Ordinary Cannibalism, Compassion and the Culturally Accepted

"Eating With Cannibals" NatGeo Show

"Eating With Cannibals" NatGeo Show

I saw “Eating With Cannibals” on National Geographic’s cable channel,  a show that focuses on whether or not cannibalism is still practiced in the villages in interior Papua New Guinea.  Like many of these shows, real investigation is balanced with entertainment.  We follow host Piers Gibbon into remote areas of Papua New Guinea where he interviews elders about their own experience of cannibalism.  Have they eaten human flesh?  Whose? What did it taste like?  And as such it was clear to me that some of the subjects of this shock-ish doc-ish show could feel motivated to massage the truth to fit what the camera wanted to see.  That was for sure. Whatever, what’s interesting here is not so much whether or not people altered their behavior for the camera, but something far more subtle.

Maybe it was just me, but as I watched longer and longer the more ordinary cannibalism began to seem. In fact,  Gibbon says in his journal on the show’s site:

In my own culture cannibalism means horror films and the psychopathic mind. In Papua New Guinea cannibalism has been a normal part of life until quite recently. (Read more of the blog here.)

The local people in the show who were interviewed clearly “got” that the Westerners didn’t think cannibalism was, oh, such a good idea.  It seemed they understood that saying one had eaten human meat would gain the attention of those Westerners behind the camera. But despite this, you can still see and understand that, within the context of this place, cannibalism might have just made sense according to the rules at work within a time and place and without a taboo from religious beliefs banning it.

When the camera crew arrives at a remote village, the village honors their visit by holding a traditional dance and slaughtering what is described as a “rare pig.”  It seems meat is a rare treat and I felt a bit sad that their wealth was being used by NatGeo; hopefully they paid it back in some way other than attention.

It wasn’t clear to me if the villagers were hoping to attract tourism by their display of the traditional or if it was just to honor the visitors. I myself have been on the receiving end of incredibly generous hospitality by poor families in non-Western cultures, in which the family actually went without to honor and feed me.  My “deserving” of such an honor has nothing to do with the act of hospitality in the cases I’ve experienced.  But that’s for later.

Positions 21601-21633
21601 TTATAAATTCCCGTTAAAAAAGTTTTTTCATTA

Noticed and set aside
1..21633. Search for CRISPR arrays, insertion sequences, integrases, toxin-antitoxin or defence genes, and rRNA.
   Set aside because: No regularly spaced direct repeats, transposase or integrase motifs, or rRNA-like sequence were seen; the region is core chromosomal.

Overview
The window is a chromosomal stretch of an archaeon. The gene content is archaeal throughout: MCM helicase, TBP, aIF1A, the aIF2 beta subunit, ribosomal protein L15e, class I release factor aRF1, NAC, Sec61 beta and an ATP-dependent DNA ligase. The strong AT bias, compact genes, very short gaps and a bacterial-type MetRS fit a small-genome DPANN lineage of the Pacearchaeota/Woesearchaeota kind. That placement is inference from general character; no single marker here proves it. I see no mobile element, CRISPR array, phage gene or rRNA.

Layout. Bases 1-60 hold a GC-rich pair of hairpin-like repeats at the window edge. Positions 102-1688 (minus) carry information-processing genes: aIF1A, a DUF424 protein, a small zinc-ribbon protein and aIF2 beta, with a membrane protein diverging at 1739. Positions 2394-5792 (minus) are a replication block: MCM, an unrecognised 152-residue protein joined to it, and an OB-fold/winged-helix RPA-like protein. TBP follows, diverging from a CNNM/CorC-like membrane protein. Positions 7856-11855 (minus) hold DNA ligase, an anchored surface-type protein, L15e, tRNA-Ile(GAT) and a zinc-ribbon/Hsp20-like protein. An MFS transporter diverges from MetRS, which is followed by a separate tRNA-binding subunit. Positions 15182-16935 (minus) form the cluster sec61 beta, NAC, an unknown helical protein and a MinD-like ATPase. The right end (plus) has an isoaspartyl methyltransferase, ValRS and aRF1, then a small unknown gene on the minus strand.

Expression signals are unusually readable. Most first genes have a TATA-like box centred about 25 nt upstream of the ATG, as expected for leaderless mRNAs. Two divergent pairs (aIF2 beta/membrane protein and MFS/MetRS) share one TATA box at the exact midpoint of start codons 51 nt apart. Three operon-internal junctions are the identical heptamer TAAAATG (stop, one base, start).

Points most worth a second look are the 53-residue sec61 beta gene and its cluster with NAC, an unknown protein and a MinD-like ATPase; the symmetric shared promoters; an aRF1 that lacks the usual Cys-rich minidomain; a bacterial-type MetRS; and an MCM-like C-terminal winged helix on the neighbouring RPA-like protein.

More interesting here, in the offering of the pig, is it seems that part of the reason people were eaten in this area was because once the person was killed, well, why waste the meat?  Might as well eat it. Particularly with the lack of a taboo for eating meat of humans, it could all make sense.

Gibbon explores, in cutting the pig’s carcass with the village elder, what it must have been like to cut up a human as that is the source of horror for us.  He does this while we watch the pig being dissected allowing the whole process to become very clean somehow. He focuses on the bamboo knife that would have been used and shows what to do when it gets dull (peel off a layer!)  The camera shows the meat and vegetables being laid out on hot coals in some sort of green (bamboo?) leaf “oven.” All kind of ordinary.

Also very interesting was a brief interview with a minister from the area and a final interview with the village song leader.  They speculate that without the church, the village could fall back into its old ways, but that seems more focused on killing witches and magic men, less on a horror of cannibalism.  They’ve been given a new process, new taboos, via Christianity.

In any case, what is instructive to me is how we humans can just become habituated to anything.  I don’t mean me, sitting in my cozy apartment in New York. I mean when we are in a context and experiencing strong belief systems and assumptions.  We are so adaptable we can get used to a lot because “that’s how it’s done.”

Then the question becomes, really, “What is Good?”  “Good” for these Papua New Guinea tribespeople may have meant not wasting perfectly good meat.  From the empirical point of view, it becomes very practical.  It is only when we introduce emotion, or possibly compassion, that our view shifts.